Chapter 5 Front Drive Axles Essay

Submitted By Kelly-Donahue-Fink
Words: 1031
Pages: 5

Joseph Fink
Chapter 5 Front Drive Axles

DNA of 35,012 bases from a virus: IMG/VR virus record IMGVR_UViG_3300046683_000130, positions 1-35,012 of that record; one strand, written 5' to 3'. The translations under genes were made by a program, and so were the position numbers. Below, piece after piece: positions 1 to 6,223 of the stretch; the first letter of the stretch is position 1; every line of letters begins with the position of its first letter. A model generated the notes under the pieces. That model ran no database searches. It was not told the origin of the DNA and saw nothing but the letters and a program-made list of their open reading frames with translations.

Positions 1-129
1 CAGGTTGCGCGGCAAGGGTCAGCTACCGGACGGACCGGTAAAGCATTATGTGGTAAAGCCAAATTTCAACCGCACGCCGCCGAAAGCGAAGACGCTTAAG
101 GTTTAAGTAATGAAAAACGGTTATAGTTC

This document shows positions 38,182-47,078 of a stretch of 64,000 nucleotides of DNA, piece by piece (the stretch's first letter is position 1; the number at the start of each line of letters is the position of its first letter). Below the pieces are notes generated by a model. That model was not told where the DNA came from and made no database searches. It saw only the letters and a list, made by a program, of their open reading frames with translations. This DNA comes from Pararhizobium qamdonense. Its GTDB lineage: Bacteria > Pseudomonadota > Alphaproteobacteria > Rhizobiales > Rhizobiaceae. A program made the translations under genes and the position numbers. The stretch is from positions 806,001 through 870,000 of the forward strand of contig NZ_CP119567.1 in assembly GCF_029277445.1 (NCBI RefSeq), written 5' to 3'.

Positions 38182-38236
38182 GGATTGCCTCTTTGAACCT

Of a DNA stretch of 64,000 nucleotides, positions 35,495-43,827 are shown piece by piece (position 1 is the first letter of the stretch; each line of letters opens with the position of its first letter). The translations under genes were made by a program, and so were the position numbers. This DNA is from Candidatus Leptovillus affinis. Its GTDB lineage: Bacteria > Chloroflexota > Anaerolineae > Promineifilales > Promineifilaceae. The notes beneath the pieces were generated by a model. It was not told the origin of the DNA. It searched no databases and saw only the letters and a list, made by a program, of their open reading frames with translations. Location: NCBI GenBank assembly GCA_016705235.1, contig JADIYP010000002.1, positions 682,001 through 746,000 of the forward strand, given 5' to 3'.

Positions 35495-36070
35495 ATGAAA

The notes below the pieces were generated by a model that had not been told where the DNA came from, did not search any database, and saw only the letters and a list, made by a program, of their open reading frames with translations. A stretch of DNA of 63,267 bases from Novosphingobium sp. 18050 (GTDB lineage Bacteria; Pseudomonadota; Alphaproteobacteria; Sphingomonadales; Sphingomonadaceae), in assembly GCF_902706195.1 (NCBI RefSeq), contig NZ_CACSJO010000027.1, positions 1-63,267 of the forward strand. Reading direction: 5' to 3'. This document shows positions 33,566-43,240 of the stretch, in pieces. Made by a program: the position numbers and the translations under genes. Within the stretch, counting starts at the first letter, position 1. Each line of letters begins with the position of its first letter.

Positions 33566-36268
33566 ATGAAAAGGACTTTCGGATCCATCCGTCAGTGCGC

Chapter 5 discusses the purpose of a FWD car’s drive axles and joints. It helps you to understand and describe the different methods used by manufacturers to offset torque steer. It also describes and names different types of CV joints currently being used, and the different designs of CV joints. It explains how a ball-type CV joint functions and how a tripod-type CV joint functions. Between 1975 and 1979 only 4-5 percent of the total vehicle population had front wheel drive. Today, RWD and all-wheel drive accounts for over 80 percent of the vehicle population. In all FWD and some 4WD/AWD systems, the transaxle is bolted to the engine and the axles pivot on CV joints. The outer parts of the axles are supported by the steering knuckles that house the axle bearings. Steering knuckles serve as suspension components and as the attachment points for the steering gear, brakes and other suspension parts. A CV joint is a constant-velocity joint used to transfer a uniform torque and a constant speed while operating through a wide range of angles. FWD drive axles are also called axle shafts, dive shafts, and half shafts. The axle shaft is connected to the differential by the inboard CV joint. The axle shaft then extends to the outer CV joint. A short spindle shaft runs from the outer CV joint to mate with the wheel assembly. The hub and wheel bearing assembly connects to the spindle shaft of the outer CV joint. The complete drive axle, including the inner and outer CV joints, is typically called a half shaft. The drive shafts, on a FWD vehicle operate at angles as high as 40 degrees for turning and 20 degrees for suspension travel. Each shaft has two CV joints, and inboard joint that connects to the differential, and an outboard joint that connects to the splines to a hub mounted with the wheel bearing in the steering knuckle. As a front wheel is turned during steering, the outboard CV joint moves with it around a fixed center. Up and down movements of the suspension system force the inboard joint to slide in and out. The drive axles from a transaxle extend from the sides out to the drive wheels. With the engine mounted transversely, the transaxle sits to one side of the engine compartment, typically to the left, or driver’s side. This means the position of the differential gears it also off center which requires that one of the drive axles must be longer that nth other. Unequal length drive axles, however, have been found to deliver more torque to the wheel with the shorter shaft. However, when the vehicle is accelerated, the wheel with the shorter shaft has more torque, causing that wheel to pull harder than the other wheel. The stronger wheel tends to pull ahead of the other wheel, which creates the induced steering pull toward the opposite side. This pull is called the torque steer. The spindle shaft commonly called the stub axle. Torques steer is a term used to describe a condition in which the car tends to steer or pull in one direction as engine power is applied to the driver wheels. The inner piece of the axle shaft is normally called the intermediate driver shaft, which severs to equalize the lengths of the two outer drive shafts. New design front struts created for better handling and reduced torque steer may not be so new after all. Toyota developed what has been called a “super strut” for some of its high performance models in the early 1990’s that incorporates many of the design features now found on Ford and GM units. Universal joins are commonly referred to as U-joints. Bellow-type bolts are rubber or neoprene protective covers with accordion-like pleats used to contain lubricants and exclude contaminating dirt or water. If the CV joint boot keeps the joint properly sealed, the joint can last more than